Royce Bannon, an artistic force from Harlem

By: Jona Jaupi

Royce Bannon, Photographed by Ari bernstein for the “Trapped Project.” 2014


He can be found in pop-up shops and galleries all around the city. His infamous faces, containing “emotive eyes and razor sharp teeth,” as described in his website, are more than likely splattered around walls in your neighborhood. So, who is the man who has been painting the monsters around this city?

To the street art community, he is a respected street artist who goes by the names “Roycer” or “Choice Royce”, but to the rest of us, he’s Royce Bannon, a native New Yorker from Harlem. Bannon, a curator, artist, and DJ, has not just roamed around in the New York underground art scene, but rather has made it his own.  Since he was a teenager in the 1980’s he has been dabbling in the street arts, “I have always loved to paint; I started in high school,” he recollects.

Bannon is hardly alone on this journey. He exemplifies a story that belongs to many artists from New York; artists who don’t necessarily possess a huge identity in the big-time media or mainstream art world, yet still leave a lasting impression on this city.

The explosion of graffiti throughout New York City in the 1970’s was the beginning of an artistic era, which, with time, would define and shape the lives of many prominent artists today, including Bannon’s, and the art collective he is a part of, called “Endless Love Crew”. However, it was not all fun and games in the beginning, any street artist in New York can tell you that. “Yeah, getting arrested sucked; I had to learn how to be really careful,” Bannon reflects. His artwork, some legal, some illegal, has inhabited New York’s five boroughs for over two decades now.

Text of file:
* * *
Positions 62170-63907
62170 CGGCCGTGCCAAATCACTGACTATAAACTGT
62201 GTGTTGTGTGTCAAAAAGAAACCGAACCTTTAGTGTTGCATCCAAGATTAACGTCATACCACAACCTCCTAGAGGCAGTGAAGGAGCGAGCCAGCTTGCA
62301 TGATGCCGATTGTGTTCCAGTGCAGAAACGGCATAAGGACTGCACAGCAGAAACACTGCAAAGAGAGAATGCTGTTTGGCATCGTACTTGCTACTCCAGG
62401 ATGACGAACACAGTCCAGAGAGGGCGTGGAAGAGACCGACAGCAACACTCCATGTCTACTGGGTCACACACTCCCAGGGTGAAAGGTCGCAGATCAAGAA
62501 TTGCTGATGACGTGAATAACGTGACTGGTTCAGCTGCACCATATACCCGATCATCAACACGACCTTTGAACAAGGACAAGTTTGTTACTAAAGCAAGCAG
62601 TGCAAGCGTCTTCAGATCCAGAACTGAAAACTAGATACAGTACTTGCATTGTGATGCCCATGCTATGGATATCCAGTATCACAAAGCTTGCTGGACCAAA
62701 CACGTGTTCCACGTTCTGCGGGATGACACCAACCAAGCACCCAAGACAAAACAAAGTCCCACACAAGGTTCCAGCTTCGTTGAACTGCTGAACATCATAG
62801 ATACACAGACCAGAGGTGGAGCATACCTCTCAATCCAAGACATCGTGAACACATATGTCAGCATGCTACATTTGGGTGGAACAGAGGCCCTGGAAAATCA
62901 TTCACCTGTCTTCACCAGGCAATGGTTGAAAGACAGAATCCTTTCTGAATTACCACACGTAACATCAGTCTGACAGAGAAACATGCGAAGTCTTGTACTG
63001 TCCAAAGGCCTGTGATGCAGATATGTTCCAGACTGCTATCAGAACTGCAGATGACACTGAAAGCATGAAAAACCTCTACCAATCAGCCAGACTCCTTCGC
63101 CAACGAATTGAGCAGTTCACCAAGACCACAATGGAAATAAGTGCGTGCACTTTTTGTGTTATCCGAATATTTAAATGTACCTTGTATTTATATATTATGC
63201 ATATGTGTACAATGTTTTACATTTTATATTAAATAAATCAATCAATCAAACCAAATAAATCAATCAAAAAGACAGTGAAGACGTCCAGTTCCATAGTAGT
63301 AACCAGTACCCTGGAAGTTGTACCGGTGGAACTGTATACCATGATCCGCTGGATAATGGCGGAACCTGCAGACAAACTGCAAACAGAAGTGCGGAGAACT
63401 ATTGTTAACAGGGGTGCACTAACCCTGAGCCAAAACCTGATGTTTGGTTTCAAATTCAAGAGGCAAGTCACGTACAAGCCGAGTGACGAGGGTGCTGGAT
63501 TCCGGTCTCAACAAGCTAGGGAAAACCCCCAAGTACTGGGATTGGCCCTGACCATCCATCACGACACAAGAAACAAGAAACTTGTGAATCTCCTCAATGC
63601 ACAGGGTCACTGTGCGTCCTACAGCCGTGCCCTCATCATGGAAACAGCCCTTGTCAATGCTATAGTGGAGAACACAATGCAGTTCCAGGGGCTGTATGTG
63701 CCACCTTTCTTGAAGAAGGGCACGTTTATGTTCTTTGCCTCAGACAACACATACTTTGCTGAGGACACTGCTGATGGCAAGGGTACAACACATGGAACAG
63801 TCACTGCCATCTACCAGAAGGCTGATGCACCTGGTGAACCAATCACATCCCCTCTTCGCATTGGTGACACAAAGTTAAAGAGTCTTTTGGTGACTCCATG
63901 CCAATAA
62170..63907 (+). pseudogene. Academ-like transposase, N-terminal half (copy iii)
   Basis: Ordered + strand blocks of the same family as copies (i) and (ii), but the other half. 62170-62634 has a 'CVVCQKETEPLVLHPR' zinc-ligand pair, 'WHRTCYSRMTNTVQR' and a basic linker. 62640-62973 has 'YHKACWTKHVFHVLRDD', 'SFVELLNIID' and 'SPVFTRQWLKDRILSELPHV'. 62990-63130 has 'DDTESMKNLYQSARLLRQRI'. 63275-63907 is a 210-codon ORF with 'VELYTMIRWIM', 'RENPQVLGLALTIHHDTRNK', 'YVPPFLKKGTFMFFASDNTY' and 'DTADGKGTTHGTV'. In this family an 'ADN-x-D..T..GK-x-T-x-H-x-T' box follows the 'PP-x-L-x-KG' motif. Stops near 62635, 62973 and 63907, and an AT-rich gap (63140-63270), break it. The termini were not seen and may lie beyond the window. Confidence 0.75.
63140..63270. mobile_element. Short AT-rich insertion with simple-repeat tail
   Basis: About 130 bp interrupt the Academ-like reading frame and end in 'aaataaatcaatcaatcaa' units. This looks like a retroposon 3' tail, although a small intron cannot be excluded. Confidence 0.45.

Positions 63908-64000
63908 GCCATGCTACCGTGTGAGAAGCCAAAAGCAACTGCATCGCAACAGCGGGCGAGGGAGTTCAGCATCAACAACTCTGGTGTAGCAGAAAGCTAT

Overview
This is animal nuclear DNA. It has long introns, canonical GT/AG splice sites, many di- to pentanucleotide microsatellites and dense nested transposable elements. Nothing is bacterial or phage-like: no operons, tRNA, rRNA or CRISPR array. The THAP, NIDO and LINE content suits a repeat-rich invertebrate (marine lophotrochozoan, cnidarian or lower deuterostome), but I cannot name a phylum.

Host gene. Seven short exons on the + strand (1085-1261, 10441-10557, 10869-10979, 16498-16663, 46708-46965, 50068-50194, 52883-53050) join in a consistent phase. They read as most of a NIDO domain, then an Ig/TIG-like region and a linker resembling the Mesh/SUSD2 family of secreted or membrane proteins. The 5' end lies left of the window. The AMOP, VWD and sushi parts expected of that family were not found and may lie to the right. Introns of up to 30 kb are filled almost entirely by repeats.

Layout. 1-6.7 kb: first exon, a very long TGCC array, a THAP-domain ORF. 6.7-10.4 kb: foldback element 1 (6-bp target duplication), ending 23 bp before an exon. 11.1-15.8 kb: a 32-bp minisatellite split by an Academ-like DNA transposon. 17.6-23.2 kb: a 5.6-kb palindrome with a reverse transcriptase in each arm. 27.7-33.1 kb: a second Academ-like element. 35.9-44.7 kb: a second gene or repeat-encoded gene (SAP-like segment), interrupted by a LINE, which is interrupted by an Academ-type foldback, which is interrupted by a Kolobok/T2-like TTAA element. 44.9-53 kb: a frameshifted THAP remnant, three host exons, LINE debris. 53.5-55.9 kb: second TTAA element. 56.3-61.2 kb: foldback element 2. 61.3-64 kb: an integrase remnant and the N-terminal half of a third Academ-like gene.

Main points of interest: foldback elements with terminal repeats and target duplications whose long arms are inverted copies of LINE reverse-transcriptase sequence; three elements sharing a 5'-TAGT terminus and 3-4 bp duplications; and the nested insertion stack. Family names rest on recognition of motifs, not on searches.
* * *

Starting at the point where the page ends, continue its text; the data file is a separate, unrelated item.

Although, he left the life of an illegal graffiti artist behind, he most certainly did not stop creating art. “I have a few shows coming up in Philly and Boston,” he stated, “Curating is my other passion.”  Indeed this is reflected through his latest works. Just in the past two years, Bannon has curated, as well as been featured, in shows for famous street brands such as Mishka NYC and Reason. “Mishka has been collaborating with and showing the work of talented and iconic artists for years now, so it is pretty exciting to be a part of their first ever photography exhibition,” Becki Fuller, friend of Bannon’s, stated in an article about Bannon’s curatorial skills.

Additionally, he has curated dozens of independent shows in galleries throughout the city, particularly in Soho and LES, as well as studios, bars, and art events in Brooklyn and Queens. Bannon has even been involved in creating apparel, “I have designed some t-shirts for ‘Now You’re Cool’,” he stated proudly, “It’s called ‘The Roycer’.”

Recently, when Bannon wasn’t acting as photo editor of the hip-hop magazine, “The Source”, he was being featured on two episodes of the underground series, “Wild in the Streets” a compilation of short films by DEGA, documenting street artists. However, aside from the prominence Bannon has received as a successful street artist, he humbly claims his only end goal is, “to make an honest living off of my art.”


Royce Bannon's infamous character. Photo by: Roycer700, instagram. 2014
Royce Bannon’s infamous character. Photo by: Roycer700, instagram. 2014
Model showcasing Royce's new design for Now You're Cool NYC. Photo by: Roycer700 instagram. 2014
Model showcasing Royce’s new design for Now You’re Cool NYC. Photo by: Roycer700 instagram. 2014